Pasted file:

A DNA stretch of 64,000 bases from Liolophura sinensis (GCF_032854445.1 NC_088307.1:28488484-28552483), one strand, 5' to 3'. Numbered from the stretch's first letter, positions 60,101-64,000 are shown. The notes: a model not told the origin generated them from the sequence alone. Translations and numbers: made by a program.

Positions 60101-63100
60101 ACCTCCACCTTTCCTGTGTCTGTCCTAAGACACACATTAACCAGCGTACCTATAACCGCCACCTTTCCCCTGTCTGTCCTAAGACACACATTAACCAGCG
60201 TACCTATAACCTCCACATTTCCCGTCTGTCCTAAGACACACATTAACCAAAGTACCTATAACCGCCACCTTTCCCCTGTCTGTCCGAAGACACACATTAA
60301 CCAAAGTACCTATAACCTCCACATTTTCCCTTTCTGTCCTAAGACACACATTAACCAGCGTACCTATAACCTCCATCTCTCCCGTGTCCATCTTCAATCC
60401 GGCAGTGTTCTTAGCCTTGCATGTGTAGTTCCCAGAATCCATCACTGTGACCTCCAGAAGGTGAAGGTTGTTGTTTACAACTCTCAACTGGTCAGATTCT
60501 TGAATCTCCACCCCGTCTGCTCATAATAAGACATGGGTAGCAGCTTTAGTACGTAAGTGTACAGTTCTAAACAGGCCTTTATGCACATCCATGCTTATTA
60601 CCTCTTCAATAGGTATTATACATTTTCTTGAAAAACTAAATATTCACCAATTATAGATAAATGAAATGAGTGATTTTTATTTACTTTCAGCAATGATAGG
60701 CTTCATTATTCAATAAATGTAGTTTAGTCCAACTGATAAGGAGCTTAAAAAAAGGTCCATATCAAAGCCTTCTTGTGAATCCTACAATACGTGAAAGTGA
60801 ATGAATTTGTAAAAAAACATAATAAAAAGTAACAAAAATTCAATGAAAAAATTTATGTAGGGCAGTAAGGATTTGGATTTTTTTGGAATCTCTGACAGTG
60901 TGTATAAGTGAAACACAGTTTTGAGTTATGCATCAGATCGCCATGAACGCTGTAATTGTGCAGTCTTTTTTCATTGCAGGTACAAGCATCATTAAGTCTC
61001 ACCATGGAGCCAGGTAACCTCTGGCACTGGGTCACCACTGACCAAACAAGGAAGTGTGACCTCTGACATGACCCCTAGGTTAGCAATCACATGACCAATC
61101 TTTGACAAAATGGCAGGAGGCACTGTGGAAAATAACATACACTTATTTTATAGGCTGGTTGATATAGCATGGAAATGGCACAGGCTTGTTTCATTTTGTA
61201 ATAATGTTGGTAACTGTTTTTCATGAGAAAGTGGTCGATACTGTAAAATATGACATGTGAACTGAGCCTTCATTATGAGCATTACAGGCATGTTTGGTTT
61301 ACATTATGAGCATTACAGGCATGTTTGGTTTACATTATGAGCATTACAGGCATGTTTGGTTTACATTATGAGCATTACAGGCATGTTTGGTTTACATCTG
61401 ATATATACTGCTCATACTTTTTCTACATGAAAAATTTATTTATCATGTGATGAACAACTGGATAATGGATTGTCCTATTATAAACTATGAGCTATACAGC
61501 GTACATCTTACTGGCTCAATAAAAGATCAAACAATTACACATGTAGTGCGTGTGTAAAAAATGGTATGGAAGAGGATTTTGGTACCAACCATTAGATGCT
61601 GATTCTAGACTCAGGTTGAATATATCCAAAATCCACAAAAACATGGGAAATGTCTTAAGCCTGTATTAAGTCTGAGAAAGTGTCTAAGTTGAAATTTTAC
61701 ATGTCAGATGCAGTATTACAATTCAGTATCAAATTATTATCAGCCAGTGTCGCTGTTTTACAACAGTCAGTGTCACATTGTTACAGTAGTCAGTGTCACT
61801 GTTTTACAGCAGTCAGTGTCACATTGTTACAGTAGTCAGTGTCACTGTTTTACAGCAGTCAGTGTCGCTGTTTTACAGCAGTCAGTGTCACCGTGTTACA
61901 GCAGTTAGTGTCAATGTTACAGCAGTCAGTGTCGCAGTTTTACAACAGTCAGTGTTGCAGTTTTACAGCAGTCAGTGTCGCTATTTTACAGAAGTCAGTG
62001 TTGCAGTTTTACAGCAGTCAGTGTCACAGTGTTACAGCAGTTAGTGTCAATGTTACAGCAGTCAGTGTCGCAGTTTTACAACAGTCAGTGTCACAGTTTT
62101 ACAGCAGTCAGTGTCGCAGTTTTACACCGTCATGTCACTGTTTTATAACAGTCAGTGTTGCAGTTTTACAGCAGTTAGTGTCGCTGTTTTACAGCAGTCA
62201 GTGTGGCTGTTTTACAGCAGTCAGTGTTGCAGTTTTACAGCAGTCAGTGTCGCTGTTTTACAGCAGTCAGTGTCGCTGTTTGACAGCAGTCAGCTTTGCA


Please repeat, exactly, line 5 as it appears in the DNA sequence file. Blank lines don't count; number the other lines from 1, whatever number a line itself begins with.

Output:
60301 CCAAAGTACCTATAACCTCCACATTTTCCCTTTCTGTCCTAAGACACACATTAACCAGCGTACCTATAACCTCCATCTCTCCCGTGTCCATCTTCAATCC